MT: When you all were down by so much did that time give you a chance to reflect on the season?

LW: “Well we were still trying to win, but like you said you’ve said it was a great season. We fought hard and can’t really hang our heads because a lot of people had us down and out a long time ago. To be able to take a team like Detroit to six games with an opportunity to win? I think we’ve accomplished a lot.”

MT: When you met at half court, what was that moment? Did it galvanize the team and be something you all might look back on years from now?

LW: “Mike it was tough for me. It was tough for me. I know how everybody worked this year. There are so many stories in this locker room. This is the first time I’ve played a complete season. Having Jason (Smith) and the young guys playing the way they stepped up. Andre and his contract year…the way everybody made a big deal about him turning down money and how he came in. Andre Miller having the year he did. Unfortunately it had to come to an end. We look forward to the fans sticking with us no matter what. It doesn’t matter if we are down or we are up. That’s what we are looking for. We have to earn their respect and it starts this summer. That’s what we are going to try to do.”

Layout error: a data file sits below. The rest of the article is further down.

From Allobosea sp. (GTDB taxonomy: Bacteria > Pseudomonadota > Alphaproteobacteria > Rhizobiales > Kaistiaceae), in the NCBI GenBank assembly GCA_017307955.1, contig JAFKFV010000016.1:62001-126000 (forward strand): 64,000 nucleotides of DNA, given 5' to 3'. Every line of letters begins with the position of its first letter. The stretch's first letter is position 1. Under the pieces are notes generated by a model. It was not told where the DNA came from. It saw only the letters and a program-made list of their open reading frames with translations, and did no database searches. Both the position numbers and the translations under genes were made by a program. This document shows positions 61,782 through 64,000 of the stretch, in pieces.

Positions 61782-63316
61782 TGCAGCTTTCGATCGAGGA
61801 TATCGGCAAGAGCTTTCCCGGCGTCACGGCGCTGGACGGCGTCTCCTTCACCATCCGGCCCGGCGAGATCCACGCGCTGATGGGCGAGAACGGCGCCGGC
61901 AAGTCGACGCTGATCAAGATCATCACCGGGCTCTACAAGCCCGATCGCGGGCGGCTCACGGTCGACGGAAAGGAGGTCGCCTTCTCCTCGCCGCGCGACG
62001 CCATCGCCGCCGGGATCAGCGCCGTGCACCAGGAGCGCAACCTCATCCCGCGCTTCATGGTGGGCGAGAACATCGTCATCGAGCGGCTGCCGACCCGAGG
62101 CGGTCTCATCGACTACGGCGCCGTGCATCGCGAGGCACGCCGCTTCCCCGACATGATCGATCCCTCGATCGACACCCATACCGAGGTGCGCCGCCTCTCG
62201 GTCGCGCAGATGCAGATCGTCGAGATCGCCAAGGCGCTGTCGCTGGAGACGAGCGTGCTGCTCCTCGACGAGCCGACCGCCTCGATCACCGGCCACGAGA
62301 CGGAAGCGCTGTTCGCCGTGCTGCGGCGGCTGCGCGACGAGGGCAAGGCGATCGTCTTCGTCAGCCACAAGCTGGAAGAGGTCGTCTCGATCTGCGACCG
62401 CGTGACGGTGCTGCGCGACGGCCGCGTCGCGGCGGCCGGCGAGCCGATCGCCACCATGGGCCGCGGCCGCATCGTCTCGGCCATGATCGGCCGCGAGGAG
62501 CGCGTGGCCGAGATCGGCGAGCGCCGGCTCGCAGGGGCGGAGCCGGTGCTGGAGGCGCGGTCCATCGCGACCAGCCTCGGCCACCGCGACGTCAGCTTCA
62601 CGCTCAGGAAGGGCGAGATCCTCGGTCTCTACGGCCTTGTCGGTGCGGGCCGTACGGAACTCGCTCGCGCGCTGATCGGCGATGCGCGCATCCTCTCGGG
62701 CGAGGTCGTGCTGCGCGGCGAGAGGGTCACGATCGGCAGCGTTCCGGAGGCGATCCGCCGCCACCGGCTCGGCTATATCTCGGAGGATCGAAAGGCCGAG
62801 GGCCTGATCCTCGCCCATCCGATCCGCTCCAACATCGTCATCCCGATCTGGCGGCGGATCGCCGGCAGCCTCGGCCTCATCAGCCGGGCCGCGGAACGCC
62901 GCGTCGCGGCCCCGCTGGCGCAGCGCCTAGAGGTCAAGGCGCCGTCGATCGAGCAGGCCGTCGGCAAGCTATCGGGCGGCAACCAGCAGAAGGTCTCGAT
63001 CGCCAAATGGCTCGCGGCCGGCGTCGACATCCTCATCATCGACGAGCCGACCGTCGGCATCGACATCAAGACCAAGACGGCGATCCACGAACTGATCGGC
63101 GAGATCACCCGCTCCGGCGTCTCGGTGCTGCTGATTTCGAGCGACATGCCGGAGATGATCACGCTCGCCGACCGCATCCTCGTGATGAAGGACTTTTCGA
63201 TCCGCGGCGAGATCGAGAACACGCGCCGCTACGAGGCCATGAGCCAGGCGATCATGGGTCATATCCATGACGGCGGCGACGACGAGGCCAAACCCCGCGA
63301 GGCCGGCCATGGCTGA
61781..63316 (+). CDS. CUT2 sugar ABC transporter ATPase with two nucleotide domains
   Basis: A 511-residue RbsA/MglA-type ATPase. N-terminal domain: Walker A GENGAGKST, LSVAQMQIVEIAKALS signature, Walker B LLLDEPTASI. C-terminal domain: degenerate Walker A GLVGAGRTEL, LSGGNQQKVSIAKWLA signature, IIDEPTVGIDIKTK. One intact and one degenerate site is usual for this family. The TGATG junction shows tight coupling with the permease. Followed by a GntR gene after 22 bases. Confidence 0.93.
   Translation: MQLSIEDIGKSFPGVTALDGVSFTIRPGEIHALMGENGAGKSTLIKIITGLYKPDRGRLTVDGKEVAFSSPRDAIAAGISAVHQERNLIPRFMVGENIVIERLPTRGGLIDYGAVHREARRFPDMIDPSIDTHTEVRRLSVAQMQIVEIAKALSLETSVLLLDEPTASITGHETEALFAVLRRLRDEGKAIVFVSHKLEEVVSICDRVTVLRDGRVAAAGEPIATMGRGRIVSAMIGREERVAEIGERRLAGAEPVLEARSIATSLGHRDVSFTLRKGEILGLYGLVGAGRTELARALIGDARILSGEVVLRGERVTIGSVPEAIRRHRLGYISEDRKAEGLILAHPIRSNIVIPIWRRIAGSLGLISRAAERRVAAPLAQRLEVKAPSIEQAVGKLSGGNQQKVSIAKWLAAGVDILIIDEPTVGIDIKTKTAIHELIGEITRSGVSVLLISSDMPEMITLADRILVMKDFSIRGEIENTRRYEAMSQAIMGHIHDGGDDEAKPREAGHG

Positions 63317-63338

One of my boys in the locker room was Jason Smith. Dude is as chill as they come…like he’s know you forever.

As I walked up to him, all I said was yeah, so yeah…

JS: “Yeah…it was a learning experience. Coming in. Get traded right at the draft. Came in and had a great summer league. I had an OK start. Got some minutes. Played hard. We had some droughts during the year. We had things go wrong and we got it back in the middle. It was a great learning experience from Sam’s point of view and Reggie’s point of view, K.O. (Kevin Ollie), Andre Iguodala, Lou Williams….Andre Miller didn’t really say a word (we laugh), but this is a great group of guys. From all the horror stories you hear about people not being nice in the NBA this team is exceptional. I just never dreamed of it being over. It was a long season.”